The plan is a set of apparently cast-iron policy guarantees that the third sector can rely on.
It includes 14 measures to bring about the prophesied big society, which if they are kept will have largely transformed the third sector by the middle of next year.
The measures include initiatives to reduce bureaucracy for small charities by autumn, a fund for communities by Christmas, a new generation of community organisers in the new year, and a functional Big Society Bank before the chocolate eggs are opened on Easter morning.
Given the propensity of governments to miss targets by a country mile, the list appears to offers several substantial hostages to fortune. It would be amazing if all these targets were hit.
It is more likely that as pressure grows, resources are cut and deadlines approach, many of them will recede into the distance like the end of the rainbow.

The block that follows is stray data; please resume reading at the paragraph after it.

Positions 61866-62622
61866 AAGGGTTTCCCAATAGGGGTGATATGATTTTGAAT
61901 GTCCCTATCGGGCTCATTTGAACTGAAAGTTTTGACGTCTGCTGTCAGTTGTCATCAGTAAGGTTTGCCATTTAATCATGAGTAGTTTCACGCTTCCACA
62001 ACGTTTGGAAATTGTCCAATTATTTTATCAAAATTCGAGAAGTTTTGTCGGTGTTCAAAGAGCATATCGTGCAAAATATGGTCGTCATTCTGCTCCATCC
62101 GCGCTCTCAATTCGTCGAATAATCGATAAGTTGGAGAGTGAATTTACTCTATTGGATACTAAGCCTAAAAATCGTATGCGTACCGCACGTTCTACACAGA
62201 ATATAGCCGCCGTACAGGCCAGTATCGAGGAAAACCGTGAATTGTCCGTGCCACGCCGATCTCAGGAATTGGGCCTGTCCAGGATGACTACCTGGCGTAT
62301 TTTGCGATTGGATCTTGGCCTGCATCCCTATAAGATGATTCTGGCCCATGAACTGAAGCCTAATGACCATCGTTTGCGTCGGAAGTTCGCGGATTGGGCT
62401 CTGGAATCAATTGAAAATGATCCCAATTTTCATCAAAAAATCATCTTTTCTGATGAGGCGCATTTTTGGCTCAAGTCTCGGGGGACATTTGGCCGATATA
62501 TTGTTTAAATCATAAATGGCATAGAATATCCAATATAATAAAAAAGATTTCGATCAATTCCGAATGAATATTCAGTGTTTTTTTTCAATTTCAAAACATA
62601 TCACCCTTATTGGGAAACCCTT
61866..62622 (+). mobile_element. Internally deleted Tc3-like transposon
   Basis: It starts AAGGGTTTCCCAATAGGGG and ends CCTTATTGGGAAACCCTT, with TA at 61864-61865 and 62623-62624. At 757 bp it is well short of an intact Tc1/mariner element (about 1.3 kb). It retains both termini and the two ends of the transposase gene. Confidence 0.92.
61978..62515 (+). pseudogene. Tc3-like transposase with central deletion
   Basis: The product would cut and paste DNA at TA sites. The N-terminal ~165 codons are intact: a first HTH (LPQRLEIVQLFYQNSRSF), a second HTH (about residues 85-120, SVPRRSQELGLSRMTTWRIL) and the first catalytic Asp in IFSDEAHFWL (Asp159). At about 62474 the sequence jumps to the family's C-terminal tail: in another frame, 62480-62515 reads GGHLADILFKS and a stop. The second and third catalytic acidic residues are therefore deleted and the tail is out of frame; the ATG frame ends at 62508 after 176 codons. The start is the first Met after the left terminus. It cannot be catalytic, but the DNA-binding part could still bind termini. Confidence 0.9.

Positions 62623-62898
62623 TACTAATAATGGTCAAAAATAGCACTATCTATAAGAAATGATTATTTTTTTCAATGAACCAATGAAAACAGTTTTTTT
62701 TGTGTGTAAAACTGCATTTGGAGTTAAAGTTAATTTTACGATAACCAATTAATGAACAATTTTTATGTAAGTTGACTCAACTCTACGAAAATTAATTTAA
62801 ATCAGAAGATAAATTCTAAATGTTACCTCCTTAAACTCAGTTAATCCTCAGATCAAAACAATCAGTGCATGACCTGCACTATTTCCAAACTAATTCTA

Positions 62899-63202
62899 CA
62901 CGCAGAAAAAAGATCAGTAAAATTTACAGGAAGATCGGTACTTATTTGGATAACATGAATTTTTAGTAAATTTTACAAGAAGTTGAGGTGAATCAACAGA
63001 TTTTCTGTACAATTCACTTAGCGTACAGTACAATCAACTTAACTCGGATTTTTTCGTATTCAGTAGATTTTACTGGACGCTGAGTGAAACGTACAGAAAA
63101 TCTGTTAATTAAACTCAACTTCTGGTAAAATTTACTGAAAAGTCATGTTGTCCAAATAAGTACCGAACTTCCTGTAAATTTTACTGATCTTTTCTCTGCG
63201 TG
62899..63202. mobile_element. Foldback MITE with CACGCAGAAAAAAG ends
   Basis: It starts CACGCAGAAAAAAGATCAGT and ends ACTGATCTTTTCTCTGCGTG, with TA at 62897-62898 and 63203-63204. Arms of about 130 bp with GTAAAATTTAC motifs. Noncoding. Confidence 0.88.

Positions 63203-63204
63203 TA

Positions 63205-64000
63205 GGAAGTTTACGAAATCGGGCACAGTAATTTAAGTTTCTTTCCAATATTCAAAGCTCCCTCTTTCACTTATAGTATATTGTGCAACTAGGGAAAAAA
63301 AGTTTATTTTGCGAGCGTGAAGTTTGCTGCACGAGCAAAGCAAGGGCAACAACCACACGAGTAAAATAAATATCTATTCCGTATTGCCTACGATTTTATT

One in particular which seems optimistic is the promise to set up a Big Society Bank in ten months.
It’s a great idea which really needs to happen, but before the first funds can be committed, a lot of infrastructure must be constructed – there are offices to be chosen, staff to be hired, innumerable legal hurdles to be overcome.
The money that is to be lent must also be extracted from the vaults of a group of recalcitrant banks that are noticeably short of cash.
The Big Society Bank is the first creation of its kind, a cutting-edge concept which could be the envy of the world. And because it is cutting edge, it will run into a huge number of unexpected hurdles which will need to be overcome on the way, and which have probably not been factored into this plan.
I’m willing to bet Nick Hurd, the Minister for Civil Society, a tenner that there will be no funds from the Big Society Bank available by April. I’m pretty confident my money’s safe – although it’s a bet I’d be happy to lose.